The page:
A Survey on Mining Techniques for Feature Recommendations of Online Products

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A Survey on Mining Techniques for Feature Recommendations of Online Products

K. Prasanthi1 and Shaik.Munwar 2 Department of IT, SVEC, Tirupati, A.P. prasanthikadirimangalam@gmail.com1

munwar.it@gmail.com 2

Abstract – Domain analysis is essential in both application development and product line development. A novel feature recommender system is presented to support the domain analysis process for reducing the human effort. The approach in this relies on data mining technique which mines product description from available online specifications to determine the common features across products as well as relationship among those features. A novel incremental diffusive clustering algorithm was proposed for feature discovery to find domain specific features. Association rule mining and k-nearest neighbor machine learning methods are used to make feature recommendations on domain analysis process. The main focus is on mining additional software repositories and directories to broaden the knowledge of the system and explore techniques to enhance the navigation and visualization of the recommending features.

Keywords: Domain analysis, Recommender system, Clustering, Data mining, Feature extraction


Domain analysis plays an important role in the software development life cycle [1]. It is conducted in the early phases to generate ideas for a product and determine the commonalities and differences of a product within the domain. As such, it is an important component of the upfront software engineering. The most domain analysis techniques are Feature-oriented Domain Analysis (FODA) [2] and Feature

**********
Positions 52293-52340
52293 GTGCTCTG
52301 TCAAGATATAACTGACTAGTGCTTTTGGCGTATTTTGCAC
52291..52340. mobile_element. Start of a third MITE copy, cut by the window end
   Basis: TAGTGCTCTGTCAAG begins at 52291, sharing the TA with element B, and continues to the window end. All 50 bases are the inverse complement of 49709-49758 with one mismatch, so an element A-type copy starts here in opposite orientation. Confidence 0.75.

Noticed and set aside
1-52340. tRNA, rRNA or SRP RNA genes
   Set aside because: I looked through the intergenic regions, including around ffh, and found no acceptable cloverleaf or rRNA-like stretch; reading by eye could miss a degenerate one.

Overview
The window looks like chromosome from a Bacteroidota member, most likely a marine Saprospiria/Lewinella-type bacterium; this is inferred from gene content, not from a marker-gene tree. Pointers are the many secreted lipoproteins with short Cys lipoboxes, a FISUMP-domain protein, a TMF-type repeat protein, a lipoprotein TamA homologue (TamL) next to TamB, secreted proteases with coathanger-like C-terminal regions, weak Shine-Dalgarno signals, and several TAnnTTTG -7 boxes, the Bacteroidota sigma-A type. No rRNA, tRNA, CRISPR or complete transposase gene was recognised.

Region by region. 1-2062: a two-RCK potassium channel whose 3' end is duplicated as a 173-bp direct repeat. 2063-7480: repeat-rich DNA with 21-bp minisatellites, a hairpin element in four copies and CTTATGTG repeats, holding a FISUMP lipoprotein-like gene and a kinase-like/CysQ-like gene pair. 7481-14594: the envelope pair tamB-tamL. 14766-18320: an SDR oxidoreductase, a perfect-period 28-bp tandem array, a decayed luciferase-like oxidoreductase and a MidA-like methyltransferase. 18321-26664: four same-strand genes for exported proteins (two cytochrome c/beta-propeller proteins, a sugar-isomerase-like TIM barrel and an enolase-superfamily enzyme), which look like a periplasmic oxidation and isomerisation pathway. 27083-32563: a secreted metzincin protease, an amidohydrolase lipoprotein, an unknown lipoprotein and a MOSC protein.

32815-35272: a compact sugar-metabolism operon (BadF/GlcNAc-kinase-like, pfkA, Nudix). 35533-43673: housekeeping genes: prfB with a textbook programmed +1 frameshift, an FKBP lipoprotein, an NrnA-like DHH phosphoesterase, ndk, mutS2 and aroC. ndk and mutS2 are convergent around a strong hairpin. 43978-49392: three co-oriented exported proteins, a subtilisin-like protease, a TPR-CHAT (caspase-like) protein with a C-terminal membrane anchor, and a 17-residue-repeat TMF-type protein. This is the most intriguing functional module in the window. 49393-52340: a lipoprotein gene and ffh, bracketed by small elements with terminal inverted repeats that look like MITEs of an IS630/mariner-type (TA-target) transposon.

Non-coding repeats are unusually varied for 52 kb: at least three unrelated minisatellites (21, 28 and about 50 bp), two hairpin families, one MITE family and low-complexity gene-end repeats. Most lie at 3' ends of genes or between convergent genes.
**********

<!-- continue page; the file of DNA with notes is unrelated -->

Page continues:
Oriented Reuse Method (FORM) [3] trust upon analyst manually reviewing the existing requirement specifications or competitors product brochures and websites. The extracted features of the products are therefore limited by the scope of the available specifications.

We address these limitations through presenting a novel approach for identifying a broader set of candidate features and then analyses the relationships between features and products, and uses the information to recommend features for a specific project. The approach takes initial product description as input, analyzes the description of that product, and generates related feature recommendations utilizing two different algorithms. The first algorithm uses the association rule mining [5] and second algorithm uses the k-nearest neighbor approach [6].

The set of recommended features is the end result which can fed into requirement engineering process to help stakeholders define features for a specific software product or product line. A feature recommender system was introduced which includes several different components. Those are